Or, from the same piece, a richly "textured" sketch of the fishing tackle shop proprietor's physical attitude:
Like a psychiatrist, Deren is usually seated. I have seen him outside his shop only once--when, as I was leaving, he came down in the elevator to pick up a delivery on the first floor. (Ambulant, he seemed to me surprisingly nimble.) It is appropriate for Deren to be seated all the time, because he has tremendous repose. There is a lot of bad repose going around these days: the repose of someone watching a special Thursday-night edition of Monday Night Football; the repose of someone smoking a cigarette on a ten-minute break at work; the repose of driving; the repose of waiting in line at the bank. Deren is in his sixties. The fish he has caught, the troubles he has been through, the fishing tackle he has sold, the adventures he has had lend texture to his repose. On good days, his repose hums like a gyroscope.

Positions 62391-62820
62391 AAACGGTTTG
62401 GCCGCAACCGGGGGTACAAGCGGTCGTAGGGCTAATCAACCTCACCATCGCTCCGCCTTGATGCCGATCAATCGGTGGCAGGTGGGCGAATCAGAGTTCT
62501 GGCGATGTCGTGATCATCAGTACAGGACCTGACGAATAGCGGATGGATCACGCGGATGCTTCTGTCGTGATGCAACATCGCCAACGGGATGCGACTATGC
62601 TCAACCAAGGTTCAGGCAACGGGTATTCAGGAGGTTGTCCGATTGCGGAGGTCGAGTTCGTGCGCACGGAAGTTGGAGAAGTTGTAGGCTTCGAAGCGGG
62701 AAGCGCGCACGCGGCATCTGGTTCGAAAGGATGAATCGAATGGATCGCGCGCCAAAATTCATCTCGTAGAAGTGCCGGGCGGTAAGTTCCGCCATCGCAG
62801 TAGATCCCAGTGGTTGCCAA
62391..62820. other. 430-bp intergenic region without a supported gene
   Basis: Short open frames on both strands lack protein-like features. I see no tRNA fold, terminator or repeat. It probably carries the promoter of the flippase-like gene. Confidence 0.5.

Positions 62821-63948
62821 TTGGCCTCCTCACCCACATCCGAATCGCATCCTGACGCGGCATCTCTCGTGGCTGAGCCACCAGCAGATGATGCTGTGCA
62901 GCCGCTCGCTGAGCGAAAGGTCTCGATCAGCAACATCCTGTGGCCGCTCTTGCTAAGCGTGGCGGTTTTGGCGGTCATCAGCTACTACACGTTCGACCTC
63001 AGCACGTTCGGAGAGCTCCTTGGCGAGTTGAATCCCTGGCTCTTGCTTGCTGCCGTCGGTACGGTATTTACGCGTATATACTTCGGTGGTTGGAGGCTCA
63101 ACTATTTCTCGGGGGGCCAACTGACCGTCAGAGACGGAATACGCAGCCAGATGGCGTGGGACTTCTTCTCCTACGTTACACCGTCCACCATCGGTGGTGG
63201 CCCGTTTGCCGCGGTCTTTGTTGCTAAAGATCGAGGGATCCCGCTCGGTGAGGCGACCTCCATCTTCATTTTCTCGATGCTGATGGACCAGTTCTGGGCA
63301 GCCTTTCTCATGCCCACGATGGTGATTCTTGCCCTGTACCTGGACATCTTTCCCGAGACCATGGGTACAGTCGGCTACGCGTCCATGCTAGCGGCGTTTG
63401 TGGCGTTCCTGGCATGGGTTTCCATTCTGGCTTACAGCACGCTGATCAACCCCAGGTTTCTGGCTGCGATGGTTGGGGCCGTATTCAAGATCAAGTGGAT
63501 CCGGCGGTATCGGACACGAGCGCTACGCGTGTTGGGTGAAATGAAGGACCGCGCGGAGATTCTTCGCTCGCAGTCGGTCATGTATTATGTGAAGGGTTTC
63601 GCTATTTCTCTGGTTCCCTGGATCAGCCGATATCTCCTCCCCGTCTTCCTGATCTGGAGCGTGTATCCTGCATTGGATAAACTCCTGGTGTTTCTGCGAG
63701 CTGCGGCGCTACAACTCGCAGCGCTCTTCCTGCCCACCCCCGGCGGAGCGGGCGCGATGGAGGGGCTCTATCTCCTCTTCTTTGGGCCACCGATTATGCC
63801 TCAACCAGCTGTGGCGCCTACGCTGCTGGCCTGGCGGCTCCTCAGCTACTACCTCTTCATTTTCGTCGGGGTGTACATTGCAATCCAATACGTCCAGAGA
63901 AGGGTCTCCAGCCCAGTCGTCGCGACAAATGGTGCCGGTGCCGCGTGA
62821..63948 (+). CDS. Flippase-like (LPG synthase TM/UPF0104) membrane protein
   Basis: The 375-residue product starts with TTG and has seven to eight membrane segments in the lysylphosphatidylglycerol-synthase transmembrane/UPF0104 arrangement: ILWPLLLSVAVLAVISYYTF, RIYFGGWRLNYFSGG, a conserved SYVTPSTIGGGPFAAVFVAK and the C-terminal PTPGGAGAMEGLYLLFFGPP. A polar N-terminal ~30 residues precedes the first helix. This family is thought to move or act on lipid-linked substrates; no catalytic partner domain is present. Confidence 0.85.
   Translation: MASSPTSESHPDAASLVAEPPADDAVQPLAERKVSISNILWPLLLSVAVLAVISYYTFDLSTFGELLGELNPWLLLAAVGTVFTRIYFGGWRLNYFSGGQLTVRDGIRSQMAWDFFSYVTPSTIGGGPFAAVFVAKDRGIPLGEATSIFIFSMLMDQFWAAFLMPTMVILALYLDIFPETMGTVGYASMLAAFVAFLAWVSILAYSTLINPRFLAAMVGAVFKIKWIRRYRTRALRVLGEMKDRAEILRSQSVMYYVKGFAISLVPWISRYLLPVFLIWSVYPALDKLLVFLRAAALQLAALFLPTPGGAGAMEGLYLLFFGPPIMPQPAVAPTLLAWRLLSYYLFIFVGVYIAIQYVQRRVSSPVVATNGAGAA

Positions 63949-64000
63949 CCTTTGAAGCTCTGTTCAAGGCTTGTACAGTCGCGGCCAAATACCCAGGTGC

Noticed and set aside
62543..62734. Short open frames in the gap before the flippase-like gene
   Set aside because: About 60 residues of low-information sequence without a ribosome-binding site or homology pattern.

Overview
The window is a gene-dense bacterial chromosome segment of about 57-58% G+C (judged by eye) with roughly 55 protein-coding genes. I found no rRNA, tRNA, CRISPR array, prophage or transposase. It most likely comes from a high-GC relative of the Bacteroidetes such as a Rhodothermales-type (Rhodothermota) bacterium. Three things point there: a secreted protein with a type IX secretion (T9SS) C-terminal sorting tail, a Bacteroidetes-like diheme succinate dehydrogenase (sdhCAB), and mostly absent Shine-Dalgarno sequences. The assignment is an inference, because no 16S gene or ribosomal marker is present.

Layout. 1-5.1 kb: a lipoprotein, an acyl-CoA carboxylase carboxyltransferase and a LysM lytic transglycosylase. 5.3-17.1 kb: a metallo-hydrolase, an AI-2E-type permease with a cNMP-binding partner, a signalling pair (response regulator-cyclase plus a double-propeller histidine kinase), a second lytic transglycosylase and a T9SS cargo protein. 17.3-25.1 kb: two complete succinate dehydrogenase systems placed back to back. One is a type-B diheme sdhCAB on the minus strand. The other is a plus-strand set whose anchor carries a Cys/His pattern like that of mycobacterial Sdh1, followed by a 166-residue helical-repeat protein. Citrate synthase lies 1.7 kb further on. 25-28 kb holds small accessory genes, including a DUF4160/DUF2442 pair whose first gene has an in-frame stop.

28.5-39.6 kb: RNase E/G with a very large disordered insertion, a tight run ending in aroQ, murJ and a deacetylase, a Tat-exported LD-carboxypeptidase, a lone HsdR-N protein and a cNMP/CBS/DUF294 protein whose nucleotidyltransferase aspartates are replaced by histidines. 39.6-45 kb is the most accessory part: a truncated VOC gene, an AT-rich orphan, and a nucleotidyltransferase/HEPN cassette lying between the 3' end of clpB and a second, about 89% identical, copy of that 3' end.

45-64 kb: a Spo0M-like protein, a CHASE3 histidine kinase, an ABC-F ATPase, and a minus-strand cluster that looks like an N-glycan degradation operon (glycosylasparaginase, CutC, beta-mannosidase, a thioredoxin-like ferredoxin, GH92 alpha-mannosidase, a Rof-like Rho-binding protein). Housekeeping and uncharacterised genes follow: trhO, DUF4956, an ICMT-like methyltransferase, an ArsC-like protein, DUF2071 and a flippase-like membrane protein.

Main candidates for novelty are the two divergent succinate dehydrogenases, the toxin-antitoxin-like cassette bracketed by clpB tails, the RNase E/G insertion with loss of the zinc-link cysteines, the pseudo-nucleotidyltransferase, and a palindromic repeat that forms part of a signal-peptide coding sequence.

Frazier's fishing milieu runs the gamut from inside New York City to Montana's awesome landscape, and his compatriots (and sometime competitors) tight-lipped rural locals, inner-city extended families, and the silent ranks of dedicated striper anglers, walking in a quiet crowd of loners down to the water in the wee dark hours of the morning. He sees the natural world through a dual lens of slightly cynical adult wit and an innocent, almost childlike awe.  In "Fishing Without Dad," Frazier shares the bittersweet memories of his oddly present non-fishing father: